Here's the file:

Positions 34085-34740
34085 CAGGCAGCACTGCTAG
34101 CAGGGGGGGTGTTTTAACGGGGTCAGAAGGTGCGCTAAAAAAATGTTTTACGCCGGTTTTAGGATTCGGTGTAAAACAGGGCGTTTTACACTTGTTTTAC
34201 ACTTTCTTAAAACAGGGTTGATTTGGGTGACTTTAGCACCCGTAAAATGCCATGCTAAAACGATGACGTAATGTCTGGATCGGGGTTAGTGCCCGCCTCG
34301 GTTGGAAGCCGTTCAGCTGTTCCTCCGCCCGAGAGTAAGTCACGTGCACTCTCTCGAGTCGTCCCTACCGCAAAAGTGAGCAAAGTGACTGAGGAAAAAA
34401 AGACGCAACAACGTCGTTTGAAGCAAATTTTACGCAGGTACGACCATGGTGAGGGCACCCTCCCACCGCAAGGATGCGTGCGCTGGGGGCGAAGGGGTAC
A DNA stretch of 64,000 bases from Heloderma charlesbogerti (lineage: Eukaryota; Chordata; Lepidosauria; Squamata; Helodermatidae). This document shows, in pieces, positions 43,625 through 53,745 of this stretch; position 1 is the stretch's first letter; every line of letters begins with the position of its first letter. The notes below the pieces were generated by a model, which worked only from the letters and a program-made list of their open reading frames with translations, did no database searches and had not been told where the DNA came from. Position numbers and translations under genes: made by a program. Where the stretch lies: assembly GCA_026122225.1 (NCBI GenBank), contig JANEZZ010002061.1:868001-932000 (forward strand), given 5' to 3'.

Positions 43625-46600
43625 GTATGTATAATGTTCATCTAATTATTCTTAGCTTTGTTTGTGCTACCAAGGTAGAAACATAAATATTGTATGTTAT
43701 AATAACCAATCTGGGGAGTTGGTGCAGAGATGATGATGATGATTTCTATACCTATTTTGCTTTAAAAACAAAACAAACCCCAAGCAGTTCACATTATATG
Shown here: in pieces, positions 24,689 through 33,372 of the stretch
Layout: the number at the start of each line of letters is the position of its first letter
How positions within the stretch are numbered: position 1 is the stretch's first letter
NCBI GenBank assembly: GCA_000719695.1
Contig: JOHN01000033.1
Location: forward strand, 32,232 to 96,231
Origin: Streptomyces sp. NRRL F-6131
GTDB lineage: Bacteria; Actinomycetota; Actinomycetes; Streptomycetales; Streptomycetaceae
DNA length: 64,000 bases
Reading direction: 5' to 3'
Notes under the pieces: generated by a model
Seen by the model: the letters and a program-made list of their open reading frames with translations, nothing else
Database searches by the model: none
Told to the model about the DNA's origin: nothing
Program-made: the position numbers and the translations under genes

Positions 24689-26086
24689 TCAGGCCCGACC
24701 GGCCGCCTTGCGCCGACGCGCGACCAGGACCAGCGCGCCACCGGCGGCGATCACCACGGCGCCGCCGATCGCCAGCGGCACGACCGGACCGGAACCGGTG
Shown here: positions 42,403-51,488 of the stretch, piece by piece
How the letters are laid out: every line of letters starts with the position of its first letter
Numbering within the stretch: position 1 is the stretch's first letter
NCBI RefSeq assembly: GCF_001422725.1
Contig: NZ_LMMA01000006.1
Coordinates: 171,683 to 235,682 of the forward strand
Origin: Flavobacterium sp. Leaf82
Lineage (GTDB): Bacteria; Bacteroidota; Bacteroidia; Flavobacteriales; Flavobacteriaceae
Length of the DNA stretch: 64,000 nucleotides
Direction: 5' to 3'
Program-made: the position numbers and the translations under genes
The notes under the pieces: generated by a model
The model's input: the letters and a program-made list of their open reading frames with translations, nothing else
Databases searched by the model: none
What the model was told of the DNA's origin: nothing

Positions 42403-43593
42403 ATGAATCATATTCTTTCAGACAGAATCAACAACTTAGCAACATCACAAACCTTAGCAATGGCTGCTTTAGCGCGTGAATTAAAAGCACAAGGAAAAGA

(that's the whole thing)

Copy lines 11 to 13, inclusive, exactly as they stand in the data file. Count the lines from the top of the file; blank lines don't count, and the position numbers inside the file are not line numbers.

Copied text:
Shown here: in pieces, positions 24,689 through 33,372 of the stretch
Layout: the number at the start of each line of letters is the position of its first letter
How positions within the stretch are numbered: position 1 is the stretch's first letter